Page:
Struggling with Recall or Lead Pulling?
If your dog is dragging you along the street or failing to come back in the park then you may have a dis-connection problem. Connection is the foundation on which lead skills and recall techniques are built.
Dogs naturally seek out connection, they are a pro-social species and able to adapt their behaviour for group survival. Knowing what to look for and being ready to reinforce it, can greatly improve your lead walking and recall problems.
In order for dogs to connect with us, we need to be prepared to connect with them, using our bodies and voices. If all the dog can see is the back of your head, they have no information on how to behave. Without connection the dog cannot focus on the execution of a behaviour, and they give up on us, running off, ignoring our cues or dragging us along behind them.
Failing to be connected with our dogs can put them under conflict, causing unnecessary stress. Being dis-connected means we don't notice the other dog coming towards us, the child reaching out to touch our dog, the jogger coming up fast behind. Our dogs can be trying to communicate their discomfort but we don't notice because our focus is elsewhere.
How can we improve our performance?
Be aware of where we are looking Did you know that dogs can work out where you want them to go next by following your gaze? Try it! In a safe space with your dog behind you try leading your dog from A - B by moving and looking at the path you want them to take. Compare this with how well your dog follows you when all they can see is the back of your head and shoulders. Using your gaze to increase connection doesn't mean staring at your dog or insisting your dog looks at your eyes. In fact you don't even need to be able to see all of your dog, simply stay aware of where your dog is at all times, how they are moving and what you would like them to do next. Putting these together communicates to your dog that you are connected and want to work as a team. If you want to speed up your dog's recall, using your gaze to follow your dog's running line, this can help your dog to run faster. In this video I'm working on a recall exercise with my dog, watch how I use my gaze to follow the line she needs to run between the tubs. Also watch how she is running to follow my face for information - this is connection, she needs to see at least the side of my face or my cheek to feel confident about what to do. Whilst we are working together like this she isn't thinking about the birds, the cars or people walking past. Recall Video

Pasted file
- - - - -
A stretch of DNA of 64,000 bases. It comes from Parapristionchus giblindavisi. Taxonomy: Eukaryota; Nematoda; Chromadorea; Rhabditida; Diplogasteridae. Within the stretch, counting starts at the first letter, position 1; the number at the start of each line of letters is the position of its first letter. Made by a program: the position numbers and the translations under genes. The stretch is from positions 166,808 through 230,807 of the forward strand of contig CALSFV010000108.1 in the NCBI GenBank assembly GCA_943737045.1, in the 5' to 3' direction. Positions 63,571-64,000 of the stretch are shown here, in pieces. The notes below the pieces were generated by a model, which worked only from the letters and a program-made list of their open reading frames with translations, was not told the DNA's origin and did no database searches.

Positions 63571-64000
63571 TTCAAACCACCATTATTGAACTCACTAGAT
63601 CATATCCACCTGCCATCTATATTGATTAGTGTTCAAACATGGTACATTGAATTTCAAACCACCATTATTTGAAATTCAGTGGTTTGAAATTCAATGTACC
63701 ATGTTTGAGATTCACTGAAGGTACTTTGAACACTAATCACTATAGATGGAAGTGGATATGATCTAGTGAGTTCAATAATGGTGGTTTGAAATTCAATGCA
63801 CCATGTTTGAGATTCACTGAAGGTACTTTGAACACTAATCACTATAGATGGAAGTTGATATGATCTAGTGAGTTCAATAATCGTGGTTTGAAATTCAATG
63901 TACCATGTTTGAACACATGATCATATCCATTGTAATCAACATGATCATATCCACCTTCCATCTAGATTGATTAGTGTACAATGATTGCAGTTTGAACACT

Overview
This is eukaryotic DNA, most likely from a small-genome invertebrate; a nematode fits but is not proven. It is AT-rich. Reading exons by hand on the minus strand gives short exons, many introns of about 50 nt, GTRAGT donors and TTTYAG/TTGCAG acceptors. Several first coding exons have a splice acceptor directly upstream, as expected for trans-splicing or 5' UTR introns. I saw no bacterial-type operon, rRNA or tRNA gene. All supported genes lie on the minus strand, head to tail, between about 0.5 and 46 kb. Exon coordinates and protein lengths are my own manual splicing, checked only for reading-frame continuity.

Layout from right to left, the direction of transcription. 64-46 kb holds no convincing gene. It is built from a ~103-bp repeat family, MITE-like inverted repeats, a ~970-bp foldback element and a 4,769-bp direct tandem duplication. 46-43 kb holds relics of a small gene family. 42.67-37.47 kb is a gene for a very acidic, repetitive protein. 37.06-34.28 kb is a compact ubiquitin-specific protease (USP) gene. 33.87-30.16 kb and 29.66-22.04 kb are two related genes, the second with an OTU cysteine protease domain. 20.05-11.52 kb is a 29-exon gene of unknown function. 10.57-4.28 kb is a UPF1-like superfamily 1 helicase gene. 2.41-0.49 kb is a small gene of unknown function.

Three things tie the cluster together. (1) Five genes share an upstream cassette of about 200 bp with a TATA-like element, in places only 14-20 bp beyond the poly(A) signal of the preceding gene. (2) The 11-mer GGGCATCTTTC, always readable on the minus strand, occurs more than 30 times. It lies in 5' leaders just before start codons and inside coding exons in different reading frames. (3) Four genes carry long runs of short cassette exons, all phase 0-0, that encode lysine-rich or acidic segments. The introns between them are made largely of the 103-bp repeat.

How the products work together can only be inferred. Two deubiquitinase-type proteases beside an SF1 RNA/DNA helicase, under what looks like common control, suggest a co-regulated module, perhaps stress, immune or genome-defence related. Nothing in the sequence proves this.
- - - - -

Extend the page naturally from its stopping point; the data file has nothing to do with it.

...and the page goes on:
When walking your dog on lead, focus on the 2m zone in front of you, this will help your dog focus on the same space and walk within the length of their lead. Try to be aware of distractions during your onlead walks by using your peripheral vision, focusing all your attention on the other dog because you feel concerned, encourages your dog to do the same.
Be aware of where your dog is looking
Dogs go in the direction they are looking. Learning to look at your dog and notice which way they are looking will tell you what is likely to happen next. This is especially important when letting your dog off lead - if they are looking away from you as you unclip the lead, they will most likely run off in that direction immediately. This scenario leaves you with no time to collect your dog if something unexpected appears on the horizon. In class we teach dogs to remain connected with their person even once the lead has been removed. If the dog is looking at their person I know the dog is committed to staying with them, no matter what else is going on in the room.
Point with your feet
When moving together as a group dogs follow the body language of others. Dogs calculate which way the group is going to move by reading the direction the other dogs are looking and which way their bodies are pointing. We can replicate this with our own bodies by turning our feet in the direction we want to go next.
Experiment with this in a safe space, which is easier for your dog, calling them to come with you when your feet are pointing towards them or pointing to where to go next? As you turn remember to keep the connection with your cheek turned towards the side of your body the dog should aim for.
Need more information?
More reading - Teaching Recall
For more help
A 1 - 1 session would give us time to talk about what help you need for your dog and allow me to put some tailored strategies into place. For more information work-with-me
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